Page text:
By Prof Dr Ian Blackshaw
Following a Government-funded £2.8 million feasibility study, the Football Associations of the England, Wales, Scotland and Northern Ireland and the Republic of Ireland have decided to withdraw their proposed bid for the 2030 FIFA World Cup and concentrate instead on a joint bid to host the UEFA Euro 2028 Tournament.
This study covered an analysis of the economic impact, the political football landscape and the likely costs of hosting the event.
The chairman of the UK Digital, Culture, Media and Sport Committee, Julian Knight MP, described the prospective World Cup bid as “a giant, expensive vanity project” and added the further scathing comments as follows:
“It is unacceptable that £2.8m in taxpayer money was wasted on a pipe dream that was clearly doomed from the start. Football in the UK needs to sort out its reputation at home before we go after the biggest tournament.”
In a statement, the following reason for the change was given:
“Hosting a UEFA Euro offers a similar return on investment, with the European tournament carrying a far lower delivery cost and the potential of the benefits being realised sooner.”
The chief executive of the English Football Association, Mark Bullingham, described both bids as “brilliant” but added that after assessing the “winnability” the decision was made in favour of going for the UEFA bid.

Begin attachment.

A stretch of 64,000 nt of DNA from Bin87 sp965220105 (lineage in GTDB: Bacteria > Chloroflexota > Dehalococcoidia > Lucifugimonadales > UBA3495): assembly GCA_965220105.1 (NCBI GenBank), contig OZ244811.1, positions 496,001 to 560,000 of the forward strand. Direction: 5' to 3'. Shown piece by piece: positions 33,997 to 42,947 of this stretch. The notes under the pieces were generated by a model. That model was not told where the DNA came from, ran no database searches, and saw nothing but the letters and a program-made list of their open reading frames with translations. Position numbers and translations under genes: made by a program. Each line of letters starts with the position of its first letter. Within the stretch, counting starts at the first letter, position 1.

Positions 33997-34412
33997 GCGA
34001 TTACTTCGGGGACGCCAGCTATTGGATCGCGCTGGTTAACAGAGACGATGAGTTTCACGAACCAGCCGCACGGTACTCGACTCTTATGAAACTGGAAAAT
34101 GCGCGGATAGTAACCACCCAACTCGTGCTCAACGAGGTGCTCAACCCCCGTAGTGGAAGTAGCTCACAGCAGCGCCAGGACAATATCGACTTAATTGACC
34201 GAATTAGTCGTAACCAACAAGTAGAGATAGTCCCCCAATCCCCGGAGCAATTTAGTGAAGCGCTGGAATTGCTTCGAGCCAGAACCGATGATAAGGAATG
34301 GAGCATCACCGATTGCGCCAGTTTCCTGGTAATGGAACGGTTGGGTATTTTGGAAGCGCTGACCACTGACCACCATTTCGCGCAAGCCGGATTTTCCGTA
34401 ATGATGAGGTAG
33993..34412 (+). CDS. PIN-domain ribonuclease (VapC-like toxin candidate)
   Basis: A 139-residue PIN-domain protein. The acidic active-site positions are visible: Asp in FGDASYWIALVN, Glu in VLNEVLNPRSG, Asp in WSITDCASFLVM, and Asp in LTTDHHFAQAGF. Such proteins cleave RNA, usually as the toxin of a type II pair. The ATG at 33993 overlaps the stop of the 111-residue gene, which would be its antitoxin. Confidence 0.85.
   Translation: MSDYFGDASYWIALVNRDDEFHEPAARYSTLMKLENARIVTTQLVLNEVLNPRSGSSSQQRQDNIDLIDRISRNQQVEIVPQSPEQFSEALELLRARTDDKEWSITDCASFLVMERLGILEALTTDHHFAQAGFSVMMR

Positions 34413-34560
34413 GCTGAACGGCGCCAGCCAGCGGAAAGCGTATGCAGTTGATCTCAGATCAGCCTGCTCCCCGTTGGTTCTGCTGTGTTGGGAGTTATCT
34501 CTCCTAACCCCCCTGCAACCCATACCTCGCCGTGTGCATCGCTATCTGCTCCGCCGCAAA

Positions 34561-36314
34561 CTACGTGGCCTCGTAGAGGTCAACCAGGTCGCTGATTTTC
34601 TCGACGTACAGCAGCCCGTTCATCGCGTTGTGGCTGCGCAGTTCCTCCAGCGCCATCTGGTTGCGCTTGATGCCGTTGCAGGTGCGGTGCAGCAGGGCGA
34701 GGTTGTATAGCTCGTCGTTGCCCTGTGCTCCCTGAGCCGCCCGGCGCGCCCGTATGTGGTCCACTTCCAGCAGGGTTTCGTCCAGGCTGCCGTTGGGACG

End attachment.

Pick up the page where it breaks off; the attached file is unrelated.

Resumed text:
The costs of bidding for, organising and staging major international sporting events continue to rise. For example, the costs of last year’s delayed Tokyo Summer Olympic Games amounted reputedly to US$15.4 billion, including US$2.8 billion costs of postponing the Games due to the COVID-19 Pandemic! Even then the Games were held without any spectators!
Sports Law & Taxation features: articles; comparative surveys; commentaries on topical sports legal and tax issues and documentation.
The unique feature of Sports Law & Taxation is that this Journal combines up-to-date valuable and must-have information on the legal and tax aspects of sport and their interrelationships.
Global Sports Law and Taxation Reports feature: articles; comparative surveys; commentaries on topical sports legal and tax issues and documentation.
The unique feature of Global Sports Law and Taxation Reports is that this Journal combines for the first time up to-date valuable and must-have information on the legal and tax aspects of sport and their interrelationships.
The editors of the Journal Sports Law & Taxation are Professor Ian Blackshaw and Dr Rijkele Betten, with specialist contributions from the world's leading practitioners and academics in the sports law and taxation fields.
Dr. Rijkele Betten
Prof. Dr. Ian S. Blackshaw
Prof. Guglielmo Maisto
Maisto e Associati, Milano
Mr. Kevin Offer
Hardwick & Morris LLP, London
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